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Dr. Julia Maresca: "Hard microbiology: Naturally-occurring bacterial communities in and on concrete"

Gueast speaker Dr. Julia Maresca from The University of Delaware joins us Friday, November 20, 2015 to discuss “Hard microbiology: Naturally-occurring bacterial communities in and on concrete”.  She will begin her talk at 12:30pm in Room 204 Natural Science Building.  Please feel welcome to join us!


“Hard microbiology: Naturally-occurring bacterial communities in and on concrete”  

Bacteria have long been known to catalyze degradation of concrete, and have more recently been used to repair micro-cracks in or form protective biofilms on cement mortar. However, the bacterial communities in and on concrete under ordinary weathering conditions have not been characterized. We have developed a method for extraction of nucleic acids (DNA) directly from concrete, and demonstrate that bacterial communities in concrete are dominated by Actinobacteria and Alphaproteobacteria. Microbial diversity on the concrete surface is only slightly affected by deposition from the atmosphere or precipitation, and many bacteria present in and on concrete are related to species found in deserts, soda lakes, or hypersaline lagoons: other dry, alkaline, or salty environments. In ongoing experiments, we are characterizing the changes in microbial community and concrete structure in concrete cylinders made with materials either susceptible or resistant to alkali-silica-reaction and exposed to normal weather conditions. This work lays the foundation for the identification of bioindicators for concrete damage, and may open new avenues in the fields of non-destructive testing and structural health monitoring.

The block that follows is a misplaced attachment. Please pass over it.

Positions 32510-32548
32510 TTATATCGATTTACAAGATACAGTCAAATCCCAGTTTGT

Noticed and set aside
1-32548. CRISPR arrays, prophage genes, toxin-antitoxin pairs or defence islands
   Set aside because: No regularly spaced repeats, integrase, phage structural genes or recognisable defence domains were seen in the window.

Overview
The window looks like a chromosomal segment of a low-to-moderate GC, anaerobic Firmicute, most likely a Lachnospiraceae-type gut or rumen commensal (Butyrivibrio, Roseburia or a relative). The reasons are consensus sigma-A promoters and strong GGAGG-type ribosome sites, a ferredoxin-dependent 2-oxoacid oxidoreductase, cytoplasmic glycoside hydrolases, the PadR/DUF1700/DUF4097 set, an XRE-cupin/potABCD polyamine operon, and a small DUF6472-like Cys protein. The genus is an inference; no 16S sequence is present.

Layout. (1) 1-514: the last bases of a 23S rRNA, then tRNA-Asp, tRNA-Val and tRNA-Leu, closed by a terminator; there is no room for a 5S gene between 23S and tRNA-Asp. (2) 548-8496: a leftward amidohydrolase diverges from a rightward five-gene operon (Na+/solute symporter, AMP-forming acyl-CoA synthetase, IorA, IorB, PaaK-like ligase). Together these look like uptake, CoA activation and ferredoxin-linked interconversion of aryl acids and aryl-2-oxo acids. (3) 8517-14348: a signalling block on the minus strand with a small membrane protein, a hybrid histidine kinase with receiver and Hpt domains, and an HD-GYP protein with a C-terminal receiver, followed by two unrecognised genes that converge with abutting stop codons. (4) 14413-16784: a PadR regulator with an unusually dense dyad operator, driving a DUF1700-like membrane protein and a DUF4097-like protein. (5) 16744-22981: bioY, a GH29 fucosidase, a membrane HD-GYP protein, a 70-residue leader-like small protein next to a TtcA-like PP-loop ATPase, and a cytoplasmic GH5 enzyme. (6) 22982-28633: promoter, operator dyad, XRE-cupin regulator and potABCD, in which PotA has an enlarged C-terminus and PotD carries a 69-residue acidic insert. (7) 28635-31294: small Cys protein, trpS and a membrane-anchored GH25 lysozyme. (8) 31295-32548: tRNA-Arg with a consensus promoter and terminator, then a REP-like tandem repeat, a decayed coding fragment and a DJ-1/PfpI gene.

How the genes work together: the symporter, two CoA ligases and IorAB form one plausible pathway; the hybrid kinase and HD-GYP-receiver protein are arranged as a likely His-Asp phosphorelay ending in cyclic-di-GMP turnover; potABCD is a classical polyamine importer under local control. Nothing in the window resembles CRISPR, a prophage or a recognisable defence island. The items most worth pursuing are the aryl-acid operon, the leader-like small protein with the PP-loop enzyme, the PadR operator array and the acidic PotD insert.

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Interim Department Chair:
Dr. Jeffrey Freymueller
  (517) 355-4626

Department Office:
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East Lansing, MI 48824
  (517) 355-4626
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